Rural District Councils
The archives of the Doncaster and Thorne Rural District Councils
Rural District Councils originated in 1872, when the Public Health Act divided the country up into unglamorously-named Urban and Rural Sanitary Authorities (USAs and RSAs). In its area, an RSA was essentially the same as a poor law union, excluding any part of it which was the responsibility of an Urban Authority.
The board of guardians (excluding any members from districts within an Urban Sanitary Authority) acted as the governing body of the Rural Sanitary Authority. They were elected by the same voting-system as poor law unions, where ratepayers (those who paid local taxes on property) were given one vote for every £50-worth of property they owned (up to a maximun of £250). This naturally gave the wealthier ratepayers a preponderant voice in the election of members. In this area, Doncaster and Thorne were the two poor law unions, and they became the two Rural Sanitary Authorities.
In 1894, Rural District Councils were created. They had the same areas as the poor law unions, but were now to be entirely separate bodies with their own councils. The voting system introduced in 1872 was abolished and every elector had only one vote. As the character of the area changed and mining communities were established in hitherto rural areas, mineworkers came to play an increasingly siginificant role in local councils. In the early twentieth century, many Labour politicians learnt their political skills by serving on local councils. The Rural District Councils ceased to exist on 31 March 1974, when the Doncaster Metropolitan Borough was established.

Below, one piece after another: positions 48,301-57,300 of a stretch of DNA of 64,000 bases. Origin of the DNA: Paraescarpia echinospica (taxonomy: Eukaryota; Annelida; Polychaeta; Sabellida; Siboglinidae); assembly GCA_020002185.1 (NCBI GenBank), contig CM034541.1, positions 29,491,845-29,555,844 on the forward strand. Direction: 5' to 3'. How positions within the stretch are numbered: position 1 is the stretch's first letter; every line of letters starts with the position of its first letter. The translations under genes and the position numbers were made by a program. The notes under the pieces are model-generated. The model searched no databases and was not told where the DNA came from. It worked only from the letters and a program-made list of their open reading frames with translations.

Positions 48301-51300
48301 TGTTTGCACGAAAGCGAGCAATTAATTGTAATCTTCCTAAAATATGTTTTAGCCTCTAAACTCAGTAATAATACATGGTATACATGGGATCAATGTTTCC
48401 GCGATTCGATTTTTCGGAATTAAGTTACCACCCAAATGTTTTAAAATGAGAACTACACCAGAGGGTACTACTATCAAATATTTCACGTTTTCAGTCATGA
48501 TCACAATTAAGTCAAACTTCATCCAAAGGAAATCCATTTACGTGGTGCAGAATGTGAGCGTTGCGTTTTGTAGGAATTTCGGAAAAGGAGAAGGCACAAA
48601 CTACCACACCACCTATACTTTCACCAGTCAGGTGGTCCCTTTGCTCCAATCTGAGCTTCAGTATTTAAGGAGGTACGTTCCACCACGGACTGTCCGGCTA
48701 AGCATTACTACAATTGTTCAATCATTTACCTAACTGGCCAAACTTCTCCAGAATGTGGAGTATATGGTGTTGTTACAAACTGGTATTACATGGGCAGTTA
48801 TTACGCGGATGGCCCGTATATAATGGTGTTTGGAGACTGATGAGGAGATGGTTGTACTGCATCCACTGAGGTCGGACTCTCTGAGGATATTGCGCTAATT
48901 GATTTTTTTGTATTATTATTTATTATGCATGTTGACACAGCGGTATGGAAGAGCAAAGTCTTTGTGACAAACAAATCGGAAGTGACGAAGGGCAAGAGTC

The archives of the Rural District Councils of Doncaster and Thorne are available at Doncaster Archives. Details can be found in the published Guide to Doncaster Archives, available from Doncaster Archives price £10.00 plus £2.00 postage and packing (UK sales only).
Tel: 01302 859811
King Edward Road
Doncaster Archives is currently CLOSED due to building issues. Please see the note in red on the left.
Tuesdays to Thursdays
Mondays and Fridays,
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